The title of one science news article deserves special comment. The LiveScience.com article is titled “Arsenic-munching bacteria doubted, but still alien-like”.7 It is the only article I have come across on this latest research to mention ET life. The recent research completely crushed the original claims, and the text of the article doesn’t mention anything about ETs. The closest the article comes is at the end, where the writer and one of the researchers say that GFAJ-1 is a “remarkable” organism given its extreme As tolerance. And this is true, but what’s that got to do with ET life? Life is an amazing phenomenon, but that doesn’t mean ETs exist! It just goes to show that some still want to use this whole controversy to promote the ET agenda. The fact is, however, even I was aware of numerous As-tolerant microbes and plants nearly 10 years ago as an undergraduate environmental science student—and they are all most definitely earthly organisms. There’s nothing new or ET about As-tolerant microbes, which now appears to include GFAJ-1. They are just another type of extremophile (see Life at the extremes).

A publicity stunt gone bad

This was a publicity stunt from the beginning promoting the ET/evolutionary worldview, and it backfired almost immediately. Microbiologist Rosemary Redfield of the University of British Columbia, and co-author of ref. 3, was among the first outspoken critics of the initial study, with a scathing blog comment:

“I don’t know whether the authors are just bad scientists or whether they’re unscrupulously pushing NASA’s ‘There’s life in outer space!’ agenda.”8

And now we’ve got two independent studies presenting strong support that it should have backfired from the beginning. Even if some organisms, even GFAJ-1, can incorporate As as a replacement for P into their biomolecules, there is at present no evidence supporting the claim—and such a claim wouldn’t even be antithetical to biblical creation. But all the evidence put forward to date has been invalidated. So now it’s time for the proponents to provide new evidence—if they can. These two research papers are examples of how science should work—it’s just a shame that good science almost invariably only gets the spotlight whenever bad science gets the spotlight first.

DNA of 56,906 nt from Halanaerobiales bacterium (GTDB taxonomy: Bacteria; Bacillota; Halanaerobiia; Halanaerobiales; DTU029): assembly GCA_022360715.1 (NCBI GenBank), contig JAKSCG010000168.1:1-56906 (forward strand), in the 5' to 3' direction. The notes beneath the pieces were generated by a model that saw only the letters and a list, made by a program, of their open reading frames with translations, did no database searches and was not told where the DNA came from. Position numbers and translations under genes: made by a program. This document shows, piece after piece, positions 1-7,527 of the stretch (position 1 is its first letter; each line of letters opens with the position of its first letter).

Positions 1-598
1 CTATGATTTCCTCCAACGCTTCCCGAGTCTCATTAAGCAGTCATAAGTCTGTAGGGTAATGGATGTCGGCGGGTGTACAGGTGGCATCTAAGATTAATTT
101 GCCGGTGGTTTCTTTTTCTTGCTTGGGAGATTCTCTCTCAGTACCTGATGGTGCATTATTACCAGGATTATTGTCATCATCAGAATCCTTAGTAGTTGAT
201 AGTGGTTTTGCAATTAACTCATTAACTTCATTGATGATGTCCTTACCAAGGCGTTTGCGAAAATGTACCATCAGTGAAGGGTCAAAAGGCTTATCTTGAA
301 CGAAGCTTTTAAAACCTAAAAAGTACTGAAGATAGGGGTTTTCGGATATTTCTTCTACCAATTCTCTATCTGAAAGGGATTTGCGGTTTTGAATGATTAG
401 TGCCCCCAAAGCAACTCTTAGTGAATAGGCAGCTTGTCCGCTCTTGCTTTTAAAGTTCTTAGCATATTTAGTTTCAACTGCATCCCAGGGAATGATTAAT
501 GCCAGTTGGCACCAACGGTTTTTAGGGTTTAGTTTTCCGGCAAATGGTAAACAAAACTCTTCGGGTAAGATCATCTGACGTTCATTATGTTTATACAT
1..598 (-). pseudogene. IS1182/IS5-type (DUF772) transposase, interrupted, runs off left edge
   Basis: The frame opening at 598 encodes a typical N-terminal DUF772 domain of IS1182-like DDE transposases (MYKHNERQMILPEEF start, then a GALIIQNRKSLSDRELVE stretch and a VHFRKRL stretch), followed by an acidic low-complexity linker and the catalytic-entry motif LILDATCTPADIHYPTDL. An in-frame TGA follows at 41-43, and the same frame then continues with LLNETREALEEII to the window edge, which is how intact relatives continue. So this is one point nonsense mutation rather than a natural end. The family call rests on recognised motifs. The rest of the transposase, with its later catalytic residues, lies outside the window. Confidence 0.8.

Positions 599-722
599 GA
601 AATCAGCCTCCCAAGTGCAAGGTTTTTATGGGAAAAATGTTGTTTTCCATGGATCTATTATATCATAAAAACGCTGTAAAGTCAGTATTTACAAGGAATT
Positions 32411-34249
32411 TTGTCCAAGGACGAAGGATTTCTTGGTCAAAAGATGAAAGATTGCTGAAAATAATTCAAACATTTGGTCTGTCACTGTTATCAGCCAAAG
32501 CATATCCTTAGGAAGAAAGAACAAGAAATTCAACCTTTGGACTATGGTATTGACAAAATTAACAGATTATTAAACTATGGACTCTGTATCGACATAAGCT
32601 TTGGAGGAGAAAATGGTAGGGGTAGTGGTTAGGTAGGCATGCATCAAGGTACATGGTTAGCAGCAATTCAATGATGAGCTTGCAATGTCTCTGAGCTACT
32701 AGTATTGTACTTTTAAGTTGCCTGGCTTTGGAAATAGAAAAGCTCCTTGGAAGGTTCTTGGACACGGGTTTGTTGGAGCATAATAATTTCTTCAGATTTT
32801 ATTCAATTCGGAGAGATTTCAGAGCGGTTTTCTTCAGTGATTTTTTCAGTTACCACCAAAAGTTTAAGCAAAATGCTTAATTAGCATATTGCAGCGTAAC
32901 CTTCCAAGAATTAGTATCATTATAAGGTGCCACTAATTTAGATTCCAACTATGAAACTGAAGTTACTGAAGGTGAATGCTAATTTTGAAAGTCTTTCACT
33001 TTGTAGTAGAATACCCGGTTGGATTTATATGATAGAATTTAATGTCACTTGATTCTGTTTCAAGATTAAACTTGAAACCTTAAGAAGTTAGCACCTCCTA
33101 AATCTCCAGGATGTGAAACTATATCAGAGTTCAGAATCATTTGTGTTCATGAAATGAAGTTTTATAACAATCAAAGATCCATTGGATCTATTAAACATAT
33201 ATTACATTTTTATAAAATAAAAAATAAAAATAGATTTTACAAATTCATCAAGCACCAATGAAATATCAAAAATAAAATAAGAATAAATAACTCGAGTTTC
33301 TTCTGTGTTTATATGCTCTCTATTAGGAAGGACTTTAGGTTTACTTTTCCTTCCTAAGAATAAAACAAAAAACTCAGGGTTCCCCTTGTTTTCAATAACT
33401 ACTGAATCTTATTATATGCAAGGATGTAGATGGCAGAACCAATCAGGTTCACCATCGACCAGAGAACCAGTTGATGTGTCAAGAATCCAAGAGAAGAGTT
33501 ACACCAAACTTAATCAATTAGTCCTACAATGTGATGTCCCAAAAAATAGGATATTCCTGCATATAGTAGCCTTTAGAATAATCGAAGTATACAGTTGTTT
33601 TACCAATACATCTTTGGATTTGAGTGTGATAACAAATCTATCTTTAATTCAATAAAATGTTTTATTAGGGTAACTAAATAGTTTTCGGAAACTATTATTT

1. Wolfe-Simon, F. et al., A bacterium that can grow by using arsenic instead of phosphorus, Science 332:1163–1166, 2 December 2010. Return to text.
  2. Arsenic is larger, and its V oxidation state—the state of phosphorus in most biochemicals—is less stable, easily reduced to III. Return to text.
  3. Reaves, M.L. et al., Absence of detectable arsenate in DNA from arsenate-grown GFAJ-1 cells, Science (DOI:10.1126/science.1219861), Published online 8 July 2012. Return to text.
  4. Erb, T.J. et al., GFAJ-1 is an arsenate-resistant, phosphate-dependent organism, Science (DOI: 10.1126/science.1218455), Published Online 8 July 2012. Return to text.
  5. See www.magnet.fsu.edu/education/tutorials/magnetminute/spectrometer.html for a helpful definition of a mass spectrometer. Return to text.
  6. Kaufman, M., Journal retreats from controversial arsenic paper, Washington Post, www.washingtonpost.com/national/health-science/journal-retreats-from-controversial-arsenic-paper/2012/07/08/gJQAFQb7WW_story.html, as at 10 July 2012. She made this statement with Dr John Tainer. Return to text.
  7. Emspak, J., Arsenic-munching bacteria doubted, but still alien-like, LiveScience, www.livescience.com/21484-arsenic-bacteria-alien-like.html, 9 July 2012. Return to text.
  8. Redfield, R., cited in: Scientists disprove arsenic life form claim, ABC News, abc.net.au, 9 July 2012. Return to text.